Have you ever worked in industry?
Do you have any desire to?
So, your entire career will be in…?
“Academia. It’s horses for courses. Some people get a great deal from spending some time in industry and then coming back into academia and bring a lot of knowledge and skills with them. Other people start out in industry and migrate into academia and for some people their natural home is on one or the other, and for me it’s definitely in academia.”
What is it about industry that you know you wouldn’t like?
“It’s very hard to say … don’t knock it till you’ve tried it, but.. I like the concept of education; passing on knowledge, interacting with students. I’ve moved into a role that involves more teaching, I would have never really have wanted to go in the other direction, into a role that was 100% research. For me, one of the reasons to work in a university is to interact with students and to be involved in teaching.”
Here we are in your office. Are there any objects in here of special significance?
“There’s a book up there, Volume 1 of the works of Gibbs. That used to belong to Maxwell McGlashan, an ex head of department. It was handed down and became the property of Professor Mike Ewing and he has bequeathed it to me. It’s a fantastic work of science and means a great deal to me because its an area of science that i’ve done a lot of work on; it’s the foundation of thermodynamics. The history of that book, going through the generations at UCL, is quite important to me.”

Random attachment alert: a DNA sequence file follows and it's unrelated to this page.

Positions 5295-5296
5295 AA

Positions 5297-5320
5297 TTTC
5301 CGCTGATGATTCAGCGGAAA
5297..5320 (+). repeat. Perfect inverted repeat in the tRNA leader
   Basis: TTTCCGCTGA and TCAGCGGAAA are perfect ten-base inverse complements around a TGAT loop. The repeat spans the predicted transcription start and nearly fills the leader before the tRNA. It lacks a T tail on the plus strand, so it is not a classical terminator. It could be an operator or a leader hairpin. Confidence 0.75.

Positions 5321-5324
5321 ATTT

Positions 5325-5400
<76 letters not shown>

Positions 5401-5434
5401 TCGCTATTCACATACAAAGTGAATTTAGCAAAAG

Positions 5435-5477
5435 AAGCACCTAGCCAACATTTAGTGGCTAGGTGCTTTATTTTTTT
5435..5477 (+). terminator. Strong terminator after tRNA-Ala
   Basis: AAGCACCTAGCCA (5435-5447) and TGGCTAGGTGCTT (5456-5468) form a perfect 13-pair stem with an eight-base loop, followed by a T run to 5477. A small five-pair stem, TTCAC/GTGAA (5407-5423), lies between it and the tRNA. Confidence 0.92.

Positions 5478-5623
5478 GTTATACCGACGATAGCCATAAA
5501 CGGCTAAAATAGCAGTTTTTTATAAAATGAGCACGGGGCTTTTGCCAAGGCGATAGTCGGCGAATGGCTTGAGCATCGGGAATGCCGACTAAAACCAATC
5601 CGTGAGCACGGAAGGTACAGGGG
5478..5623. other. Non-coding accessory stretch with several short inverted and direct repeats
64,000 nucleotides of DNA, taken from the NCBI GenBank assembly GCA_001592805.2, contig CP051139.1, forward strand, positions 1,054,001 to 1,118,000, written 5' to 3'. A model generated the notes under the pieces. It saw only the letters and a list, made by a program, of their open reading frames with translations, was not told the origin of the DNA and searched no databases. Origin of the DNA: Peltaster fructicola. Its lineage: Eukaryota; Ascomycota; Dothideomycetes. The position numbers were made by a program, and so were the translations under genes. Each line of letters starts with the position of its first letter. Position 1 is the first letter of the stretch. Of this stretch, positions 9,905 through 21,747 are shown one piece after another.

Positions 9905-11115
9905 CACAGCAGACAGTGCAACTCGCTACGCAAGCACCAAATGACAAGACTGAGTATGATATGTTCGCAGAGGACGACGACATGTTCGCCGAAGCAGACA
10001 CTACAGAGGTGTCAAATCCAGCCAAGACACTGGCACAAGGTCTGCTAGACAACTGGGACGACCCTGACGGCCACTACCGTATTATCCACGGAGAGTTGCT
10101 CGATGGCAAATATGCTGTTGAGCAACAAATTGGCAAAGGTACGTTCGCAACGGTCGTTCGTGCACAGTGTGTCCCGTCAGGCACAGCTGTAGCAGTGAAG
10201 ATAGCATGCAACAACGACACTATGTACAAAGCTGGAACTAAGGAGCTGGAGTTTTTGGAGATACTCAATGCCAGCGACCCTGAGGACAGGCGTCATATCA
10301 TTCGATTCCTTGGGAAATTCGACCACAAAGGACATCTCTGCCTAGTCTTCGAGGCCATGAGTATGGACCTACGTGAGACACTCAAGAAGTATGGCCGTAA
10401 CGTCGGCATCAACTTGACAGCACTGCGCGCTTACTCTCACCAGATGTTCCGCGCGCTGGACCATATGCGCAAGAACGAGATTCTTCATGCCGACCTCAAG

What is your motivation to leave the UCL chemistry department?
“I think its always good in any career to keep challenging yourself and keep moving forward, a new role came up that interested me very much, something a little bit different, these roles don’t come up very often so it might not come round again… it’s a natural evolution.”
Do you have any advice for those pondering on what to do after graduation?
“If you’re thinking about carrying on in academia, as an option to tide you over whilst you figure what you want to do, you need to give careful consideration to what’s involved in doing a PhD.
It’s a really non trivial thing to do, you need to be committed you need to put in a lot of work. When it comes to writing a PhD thesis, talk to any post grad. writing one up, it’s a hard task. Students who are good undergraduates do not always make good postgraduates, its a very different set of skills, 100% of time is spent on research and its very different to studying a module and doing well in an exam.
I can’t advise students as a global entity because everybody’s different but people who choose to go into industry or into the world of work tend to do so as part of an active decision. Students who go the other way, can do so actively or passively, it’s a familiar environment, they don’t know what else to do, they are good students, so its comfortable to just keep going. If you feel as though you might be in the passively inclined bracket, talk to people, talk to PhD students and potential supervisors, try and get a realistic impression of whats involved, so you don’t commit to something that you may not really want to do. When you’ve got all the information, make your decision and do it actively.
Thank you Dr Banks and Farewell